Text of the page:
Do you see where that says “based on households with people between 20 to 40 years old with at least some education debt”? That’s actually quite a bit of a fudge!
What’s the deal with these numbers? GLAD YOU ASKED. It’s not what it sounds like!
Those aren’t households with people between 20 and 40; those are households headed by people between 20 and 40. Which is to say, this data excludes all people living in households headed by, say, their parents, or other adults. The way Brookings put this is: “households led by adults between the ages of 20 and 40.” Just another way to say it excludes all households led by anyone over 40! (Those households might be identical in student debt to “young” households! Or they might not? WHO KNOWS!)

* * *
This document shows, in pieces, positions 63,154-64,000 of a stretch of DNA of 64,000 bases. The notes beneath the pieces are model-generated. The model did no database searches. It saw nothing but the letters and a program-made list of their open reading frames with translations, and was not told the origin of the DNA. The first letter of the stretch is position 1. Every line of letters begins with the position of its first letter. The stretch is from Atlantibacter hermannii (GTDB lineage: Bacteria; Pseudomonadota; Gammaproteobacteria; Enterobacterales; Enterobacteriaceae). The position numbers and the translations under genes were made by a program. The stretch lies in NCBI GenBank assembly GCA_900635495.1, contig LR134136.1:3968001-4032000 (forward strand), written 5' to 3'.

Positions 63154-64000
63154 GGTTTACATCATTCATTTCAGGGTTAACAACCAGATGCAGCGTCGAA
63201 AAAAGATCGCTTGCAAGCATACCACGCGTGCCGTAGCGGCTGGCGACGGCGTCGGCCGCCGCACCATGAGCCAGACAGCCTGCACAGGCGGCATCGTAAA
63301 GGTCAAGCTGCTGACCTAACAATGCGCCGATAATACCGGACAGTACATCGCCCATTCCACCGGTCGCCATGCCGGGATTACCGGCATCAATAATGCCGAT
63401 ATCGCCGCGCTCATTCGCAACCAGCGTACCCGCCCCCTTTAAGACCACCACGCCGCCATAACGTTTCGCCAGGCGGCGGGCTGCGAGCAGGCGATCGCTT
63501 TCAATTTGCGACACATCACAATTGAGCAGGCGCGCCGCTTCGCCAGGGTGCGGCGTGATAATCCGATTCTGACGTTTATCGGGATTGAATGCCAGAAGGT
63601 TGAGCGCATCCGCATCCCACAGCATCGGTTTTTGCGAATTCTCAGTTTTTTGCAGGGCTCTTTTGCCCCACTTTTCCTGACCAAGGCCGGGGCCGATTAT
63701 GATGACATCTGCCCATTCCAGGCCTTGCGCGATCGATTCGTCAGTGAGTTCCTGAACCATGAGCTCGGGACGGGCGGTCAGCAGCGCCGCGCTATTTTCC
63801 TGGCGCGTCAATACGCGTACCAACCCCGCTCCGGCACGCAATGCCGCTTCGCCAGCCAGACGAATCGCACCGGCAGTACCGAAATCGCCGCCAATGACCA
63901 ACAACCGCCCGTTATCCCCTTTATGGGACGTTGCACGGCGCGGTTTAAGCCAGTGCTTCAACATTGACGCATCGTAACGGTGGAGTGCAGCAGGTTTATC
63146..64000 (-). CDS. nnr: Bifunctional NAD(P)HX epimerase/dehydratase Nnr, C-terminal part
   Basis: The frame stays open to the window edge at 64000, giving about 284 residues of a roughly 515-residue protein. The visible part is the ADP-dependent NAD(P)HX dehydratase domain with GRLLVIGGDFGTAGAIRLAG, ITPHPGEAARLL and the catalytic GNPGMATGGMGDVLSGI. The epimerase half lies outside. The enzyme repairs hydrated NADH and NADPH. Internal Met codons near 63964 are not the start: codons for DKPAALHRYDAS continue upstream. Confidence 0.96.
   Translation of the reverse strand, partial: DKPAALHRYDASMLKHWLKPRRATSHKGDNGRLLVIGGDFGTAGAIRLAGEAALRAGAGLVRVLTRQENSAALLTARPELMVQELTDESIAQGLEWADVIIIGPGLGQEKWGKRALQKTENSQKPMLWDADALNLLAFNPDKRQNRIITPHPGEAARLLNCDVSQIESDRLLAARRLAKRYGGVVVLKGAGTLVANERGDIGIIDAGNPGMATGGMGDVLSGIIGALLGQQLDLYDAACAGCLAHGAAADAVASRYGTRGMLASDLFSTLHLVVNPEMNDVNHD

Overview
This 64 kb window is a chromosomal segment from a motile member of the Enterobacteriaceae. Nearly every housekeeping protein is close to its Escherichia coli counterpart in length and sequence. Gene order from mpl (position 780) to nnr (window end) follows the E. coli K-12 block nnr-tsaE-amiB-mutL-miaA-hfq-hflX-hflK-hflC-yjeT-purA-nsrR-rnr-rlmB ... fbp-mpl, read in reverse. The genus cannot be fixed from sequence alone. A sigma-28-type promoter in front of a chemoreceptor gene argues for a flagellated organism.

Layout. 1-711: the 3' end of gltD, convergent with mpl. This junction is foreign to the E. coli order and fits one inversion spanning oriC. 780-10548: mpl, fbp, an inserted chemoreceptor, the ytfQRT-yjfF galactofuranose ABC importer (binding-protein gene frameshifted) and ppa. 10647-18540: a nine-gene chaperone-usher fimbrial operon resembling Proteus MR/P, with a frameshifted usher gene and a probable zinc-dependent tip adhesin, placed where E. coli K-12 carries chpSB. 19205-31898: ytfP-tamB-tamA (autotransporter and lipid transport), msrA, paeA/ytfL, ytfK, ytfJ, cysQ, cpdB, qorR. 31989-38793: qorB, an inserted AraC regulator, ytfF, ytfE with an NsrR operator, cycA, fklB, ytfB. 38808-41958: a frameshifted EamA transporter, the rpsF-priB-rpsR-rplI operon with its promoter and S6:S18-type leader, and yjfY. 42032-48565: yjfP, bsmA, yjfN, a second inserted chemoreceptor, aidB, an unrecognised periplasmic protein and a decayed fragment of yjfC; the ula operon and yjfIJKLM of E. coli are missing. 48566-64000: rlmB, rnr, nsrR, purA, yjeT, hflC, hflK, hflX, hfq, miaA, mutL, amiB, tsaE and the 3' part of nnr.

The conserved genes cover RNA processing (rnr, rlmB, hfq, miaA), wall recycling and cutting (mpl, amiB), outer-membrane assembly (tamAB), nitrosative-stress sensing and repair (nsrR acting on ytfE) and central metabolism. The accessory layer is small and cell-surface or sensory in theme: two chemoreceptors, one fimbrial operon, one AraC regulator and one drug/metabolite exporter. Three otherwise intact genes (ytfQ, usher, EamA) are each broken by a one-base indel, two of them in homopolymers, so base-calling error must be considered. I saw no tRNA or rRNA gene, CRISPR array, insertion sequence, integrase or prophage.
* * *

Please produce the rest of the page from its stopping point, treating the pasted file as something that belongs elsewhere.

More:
One effect of this age spread sample is that it includes college graduates from up to almost 20 years ago. This is literally not at all a study of college graduates of the last five years, or even ten years. We’re talking about people up to the age of 40, well into Gen X.
Also, in this survey, when there are multiple people in the household, the Brookings Institution simply divided the amount of college debt by number of people in the household. So one person’s $20,000 college debt becomes two people’s $10,000 college debt. This works out mathematically, of course, but not structurally.